Adam Taylor / ABC
Tuesday, May 19, 2015 | 11:30 p.m.
The Kats Report Bureau is ensconced in a favorite haunt, Fortuna coffee and wine bar at Westgate Las Vegas. This weekend at the hotel, Suzanne Somers begins her run in “Suzanne Sizzles” at the renamed Westgate Cabaret.
The name of this theater has been changed, but not for Somers’ show, as was expected. The old name, Shimmer Cabaret, was a great name and is now open for pilfering for anyone looking to slap a name onto something.
Somers’ show opens Saturday night (and that night is sold out), with prices set at $79 general admission, $99 for VIP and a $350 “ultra VIP package,” which includes a meet-and-greet with the star after the show.
Across the casino, the production “Elvis: The Experience” starring Martin Fontaine as the King, ends May 27. There are plans for additional, limited-run productions in a venue also recently renamed, the Elvis Presley Theater at Westgate, but nothing has been confirmed or announced.
That leaves it to us commoners to rock it out:
• Wednesday’s latest performance of “Alice: A Steampunk Rock Concert Fantasy” at Vinyl in the Hard Rock Hotel is a benefit for “Vegas! The Show” dancer Lauren Clark (where she is Hershey-riffic in the “Candy Man” scene). The 29-year-old Clark, a favorite in the city’s entertainment scene, is fighting breast cancer, and proceeds from the show will help her pay medical bills (the show is at 11 p.m., and tickets are $30, $10 for locals with a valid Nevada ID). Donations also can be made to Clark at GoFundMe.com/ForLauren.
The “Alice” production is forever evolving, and Wednesday’s show will feature for the first time a Red Queen in Lora Kelsey of “Zombie Burlesque” at V Theater and a Red King in Curtis Goodman of “50 Shades! The Parody” at Bally’s. “Alice” founder Anne Martinez is determined to find a permanent home for this production, and Vinyl seems not that venue. Two shows remain at the Hard Rock venue, June 17 and July 15. Meantime, suitors with suitable rooms are checking out “Alice” with great interest.
• On the topic of Vinyl, Michael Grimm’s CD release party for “Grimm,” his latest effort, is 8:30 p.m. Saturday at the Hard Rock. The champion of Season 4 of “America’s Got Talent” is embarking on a series of shows at Vinyl running Fridays, Saturdays and Sundays from May 29 through the end of August. This stretch marks Grimm’s most significant residency since he defeated Jackie Evancho for the “AGT” title.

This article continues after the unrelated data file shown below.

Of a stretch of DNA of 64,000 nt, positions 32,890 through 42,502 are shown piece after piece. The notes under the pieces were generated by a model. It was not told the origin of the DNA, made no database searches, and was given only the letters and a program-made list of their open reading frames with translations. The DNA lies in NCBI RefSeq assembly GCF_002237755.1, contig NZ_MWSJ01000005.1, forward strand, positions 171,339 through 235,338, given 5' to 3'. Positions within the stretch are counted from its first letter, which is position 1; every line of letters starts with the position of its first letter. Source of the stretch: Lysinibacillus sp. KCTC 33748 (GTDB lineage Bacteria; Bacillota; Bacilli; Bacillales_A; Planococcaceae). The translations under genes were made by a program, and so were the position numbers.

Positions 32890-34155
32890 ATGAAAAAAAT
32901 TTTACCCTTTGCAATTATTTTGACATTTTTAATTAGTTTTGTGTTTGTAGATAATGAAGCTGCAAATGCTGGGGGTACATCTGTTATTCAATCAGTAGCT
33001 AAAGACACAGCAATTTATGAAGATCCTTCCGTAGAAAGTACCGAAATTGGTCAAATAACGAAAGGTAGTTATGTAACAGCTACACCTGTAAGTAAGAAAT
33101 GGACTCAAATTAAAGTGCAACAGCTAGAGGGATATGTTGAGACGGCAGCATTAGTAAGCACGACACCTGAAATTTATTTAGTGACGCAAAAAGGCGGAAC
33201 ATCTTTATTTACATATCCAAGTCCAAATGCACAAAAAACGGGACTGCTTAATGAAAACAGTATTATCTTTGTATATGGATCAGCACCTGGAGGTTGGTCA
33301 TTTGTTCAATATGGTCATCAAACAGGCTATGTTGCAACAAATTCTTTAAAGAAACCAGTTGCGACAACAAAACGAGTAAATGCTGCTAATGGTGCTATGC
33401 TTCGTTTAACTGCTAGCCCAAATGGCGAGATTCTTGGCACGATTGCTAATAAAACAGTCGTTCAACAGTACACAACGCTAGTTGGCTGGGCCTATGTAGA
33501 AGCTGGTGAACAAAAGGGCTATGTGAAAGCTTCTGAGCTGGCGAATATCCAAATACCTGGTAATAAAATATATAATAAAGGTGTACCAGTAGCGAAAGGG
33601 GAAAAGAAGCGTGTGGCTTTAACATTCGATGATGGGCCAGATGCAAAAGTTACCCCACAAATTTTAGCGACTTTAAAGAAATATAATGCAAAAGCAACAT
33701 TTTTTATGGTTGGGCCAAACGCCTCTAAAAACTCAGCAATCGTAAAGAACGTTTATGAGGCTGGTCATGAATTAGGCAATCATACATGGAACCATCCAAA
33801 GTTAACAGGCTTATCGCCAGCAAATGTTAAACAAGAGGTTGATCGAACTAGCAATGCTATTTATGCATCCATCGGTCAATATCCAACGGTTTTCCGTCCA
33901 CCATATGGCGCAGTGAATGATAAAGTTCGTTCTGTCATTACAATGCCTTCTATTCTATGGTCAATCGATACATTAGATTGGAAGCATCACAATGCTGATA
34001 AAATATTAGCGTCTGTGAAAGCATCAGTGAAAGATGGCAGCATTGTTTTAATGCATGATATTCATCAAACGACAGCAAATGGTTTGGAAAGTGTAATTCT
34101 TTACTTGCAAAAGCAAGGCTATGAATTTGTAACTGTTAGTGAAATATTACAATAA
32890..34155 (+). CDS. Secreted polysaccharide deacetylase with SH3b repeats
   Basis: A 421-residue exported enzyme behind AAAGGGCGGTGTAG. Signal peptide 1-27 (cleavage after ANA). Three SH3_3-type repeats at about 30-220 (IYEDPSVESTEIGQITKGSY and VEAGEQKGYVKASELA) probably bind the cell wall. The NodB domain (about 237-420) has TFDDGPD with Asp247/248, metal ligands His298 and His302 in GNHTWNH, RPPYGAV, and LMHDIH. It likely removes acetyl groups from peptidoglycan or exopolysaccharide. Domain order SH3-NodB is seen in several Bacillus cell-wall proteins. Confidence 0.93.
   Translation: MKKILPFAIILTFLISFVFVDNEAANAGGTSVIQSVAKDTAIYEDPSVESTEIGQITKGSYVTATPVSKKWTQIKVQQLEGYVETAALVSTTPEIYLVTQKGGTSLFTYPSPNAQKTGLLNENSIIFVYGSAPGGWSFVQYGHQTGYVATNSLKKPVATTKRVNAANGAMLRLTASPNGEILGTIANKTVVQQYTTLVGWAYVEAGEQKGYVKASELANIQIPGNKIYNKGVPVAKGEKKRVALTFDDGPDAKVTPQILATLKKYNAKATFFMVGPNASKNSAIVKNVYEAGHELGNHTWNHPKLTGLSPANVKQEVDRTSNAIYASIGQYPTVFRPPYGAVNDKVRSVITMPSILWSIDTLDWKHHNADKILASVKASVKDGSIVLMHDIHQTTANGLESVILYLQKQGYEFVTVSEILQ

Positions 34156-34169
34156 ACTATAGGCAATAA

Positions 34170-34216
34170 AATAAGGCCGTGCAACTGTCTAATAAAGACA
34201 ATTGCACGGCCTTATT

Coming up Thursday in Las Vegas Weekly is my latest chat with Grimm, who talks of the challenges he has faced and overcome since winning that show’s top prize.
• Frankie Scinta has closed at The D Las Vegas, the final show performed Saturday night. The act once and long known as The Scintas has a July 25 appearance booked at the M Pavilion at M Resort. The act drew a capacity crowd of about 2,000 at the M a couple of years ago. Tickets are $19.99, $24.99 and $29.99 and available through the hotel website and Ticketmaster.com.
• Leave it to Lon Bronson to outlast the hotel that launched his band on the Strip. The Riviera, where The Lon Bronson All-Star Band debuted in 1990, is no more. But Bronson powers on and appears once more Friday night at Cabaret Jazz in the Smith Center for the Performing Arts. Bronson is featuring his usual lineup of fabulous vocalists in Lisa Mayer, Tony Davich, Lannie Counts and Eric Sean. A tribute to the late B.B. King is planned.
Tickets are $30 VIP, $15 for MIP (Moderately Important People) and worth every scent. Er, cent.
Arguably one the coolest joints in town, the Hard Rock Hotel & Casino houses some of Vegas' best entertainment, restaurants and nightlife.
At Hard Rock, it's all about the music. From the light fixtures made out of drum cymbals and guitar shaped door handles to stage costumes and tools of the trade of legendary musicians displayed on the walls, the hotel screams rock and roll. The Hard Rock's Joint has hosted some the biggest names in music — from The Who to Bob Dylan to hometown heroes, The Killers.Aside from the music venues, the pool at the Hard Rock is one of its biggest attractions. Spread out over 4.7 acres, the pool area features swim-up blackjack, a bar and grill, private cabanas, a bevy of secluded nooks, a waterfall and an extensive live music venue with a dance floor. During the summer, the pool transforms into the Rehab club on Sunday afternoons.
The resident nightclub Body English fuses European elegance with a rock star bachelor pad and it often a hot spot for visiting celebs and popular DJs. Vintage rock memorabilia lines the walls at Wasted Space, Hard Rock's anti-club.
Restaurants at Hard Rock are just as hip as the rest of the casino. Pink Taco serves up Mexican dishes, as well as a Central American and Caribbean menu. Nobu, one of five worldwide Japanese-specialty restaurants from famed Nobu Matsuhisa, satisfies a different taste. For round-the-clock cuisine, Mr. Lucky's 24/7, is sure to ease your appetite even after a Vegas-all-nighter.
Vinyl, which opened in August 2012, is the intimate live entertainment venue at the Hard Rock Hotel & Casino, featuring a diversity of genres, including rock 'n' roll, jazz, blues, pop and even country.
The multifunctional room provides an intimate setting that puts the audience within an arm's reach of the performers.
The space, which is just under 7,000 square feet, can accommodate 650 guests. With a speakeasy atmosphere, Vinyl has an industrial look from its Chicago-common brick and cinderblock, distressed wood floors and an exposed, sky-high ceiling.
An elevated VIP section houses leather banquette seating and offers guests their own wait staff and an exclusive bar. The perimeter features a bar where guests can watch all the action. A state-of-the-art entertainment system offers high-definition screens on both sides of the main stage.